Amid Uncertainty with ZTE Ban, China Faces Critical Semiconductor Chip Shortage
While Chinese telecom giant ZTE awaits a decision from the U.S. government on whether to lift a ban preventing the firm from buying U.S. tech parts, problems within China’s semiconductor industry are now coming under the spotlight.
On June 26, Qin Shuo, a prominent media personality who was formerly the chief editor of Yicai, a major Chinese business newspaper, posted an article on his new media account on WeChat, a popular social media platform.
The article drew much attention with its headline, which pointed out that while China is the world’s largest consumer of semiconductors in the world, the country’s own semiconductor industry produced fewer than 10 percent of the chips used in the country.
Semiconductor chips, which power everything from flat-screen televisions to smartphones, are made by turning wafers of silicon substrate into integrated circuits (ICs). The manufacturing of these chips requires high-tech processes that are highly guarded secrets of tech giants such as Intel, IBM, Samsung, and Taiwan Semiconductor Manufacturing Company (TSMC).
Over-Reliance on Imports
A June 8 article on the official website of China Semiconductor Industry Association (CSIA), a trade organization, confirmed the article’s claim: Fewer than 8 percent of the chips used in China are manufactured by domestic Chinese companies.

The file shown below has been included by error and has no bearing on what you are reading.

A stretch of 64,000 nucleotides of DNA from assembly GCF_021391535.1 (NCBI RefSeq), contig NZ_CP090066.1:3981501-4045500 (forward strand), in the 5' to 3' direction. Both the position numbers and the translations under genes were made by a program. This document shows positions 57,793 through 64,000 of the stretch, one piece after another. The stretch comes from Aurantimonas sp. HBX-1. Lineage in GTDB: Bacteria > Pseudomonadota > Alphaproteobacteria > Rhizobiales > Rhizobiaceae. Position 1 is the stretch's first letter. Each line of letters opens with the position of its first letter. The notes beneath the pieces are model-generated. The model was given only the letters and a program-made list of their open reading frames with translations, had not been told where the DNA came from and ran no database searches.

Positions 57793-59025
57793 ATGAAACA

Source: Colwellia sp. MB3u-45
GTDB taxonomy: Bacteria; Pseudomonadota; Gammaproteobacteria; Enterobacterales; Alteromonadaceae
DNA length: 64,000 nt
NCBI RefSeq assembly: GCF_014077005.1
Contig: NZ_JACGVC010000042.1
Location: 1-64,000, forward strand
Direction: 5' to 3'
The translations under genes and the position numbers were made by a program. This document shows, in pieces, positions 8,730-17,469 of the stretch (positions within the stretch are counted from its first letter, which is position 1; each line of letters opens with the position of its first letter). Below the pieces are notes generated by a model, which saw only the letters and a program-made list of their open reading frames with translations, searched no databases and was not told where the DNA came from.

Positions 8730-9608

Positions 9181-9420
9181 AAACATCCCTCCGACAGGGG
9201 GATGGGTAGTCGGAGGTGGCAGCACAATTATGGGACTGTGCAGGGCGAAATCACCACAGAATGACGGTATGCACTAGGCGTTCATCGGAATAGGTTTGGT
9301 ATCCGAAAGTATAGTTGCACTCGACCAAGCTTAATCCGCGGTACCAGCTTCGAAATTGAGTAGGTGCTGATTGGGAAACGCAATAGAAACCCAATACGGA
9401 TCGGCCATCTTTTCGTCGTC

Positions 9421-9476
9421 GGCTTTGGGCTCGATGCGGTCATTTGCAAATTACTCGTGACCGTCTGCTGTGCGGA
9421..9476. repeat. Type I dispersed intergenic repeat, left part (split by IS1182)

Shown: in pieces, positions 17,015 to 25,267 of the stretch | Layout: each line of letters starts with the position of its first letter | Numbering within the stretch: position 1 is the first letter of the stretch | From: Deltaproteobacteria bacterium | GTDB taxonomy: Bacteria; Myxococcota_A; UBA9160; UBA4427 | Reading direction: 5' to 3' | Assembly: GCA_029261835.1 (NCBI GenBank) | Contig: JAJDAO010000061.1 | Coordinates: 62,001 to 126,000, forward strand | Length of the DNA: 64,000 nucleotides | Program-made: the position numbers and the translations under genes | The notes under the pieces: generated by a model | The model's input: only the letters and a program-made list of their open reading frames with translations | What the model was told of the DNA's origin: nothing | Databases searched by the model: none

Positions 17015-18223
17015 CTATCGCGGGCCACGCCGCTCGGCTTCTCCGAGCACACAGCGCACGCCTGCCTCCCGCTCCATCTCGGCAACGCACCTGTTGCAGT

Additionally, CSIA reported that China imported ICs to the value of $260.14 billion in 2017 while it exported just $66.88 billion worth of ICs that year. In other words, China relies heavily on foreign suppliers for tech parts that power its manufactured tech devices.
The article noted that ZTE would be paying a hefty price—the $1.4 billion fine recently proposed by U.S. President Donald Trump, in addition to the $892 million fine it paid last year for violating U.S. sanctions on Iran—was about three times the company’s net earnings in 2017.
Additionally, the article explained that China’s semiconductor industry lacks the ability to design and manufacture many core components within the circuit. For example, Chinese companies currently hold zero domestic market share for DRAM and NAND Flash, which are semiconductor building blocks for mobile phones, computers, and other IT devices. That means China imports all of the DRAM and NAND Flash it needs.
Finally, the article pointed out that no Chinese companies made the 2017 top 10 list of semiconductor companies, as ranked by Gartner, a market research firm specializing in the IT industry. One of China’s top semiconductor companies, Semiconductor Manufacturing International (SMIC), came in fifth place in the 2017 global ranking based on total revenues earned, according to TrendForce, a research firm based in Taiwan. SMIC is a semiconductor foundry, which means it only manufactures chips designed by other companies and doesn’t design chips itself.
Problems Within China’s Semiconductor Industry
According to Qin, SMIC has tried to improve the production yield rate of its 28-nm (nanometer) node technology, a manufacturing process that produces smaller chips with a higher performance; it would take a while before SMIC could make any breakthroughs with the next-generation 14-nm technology.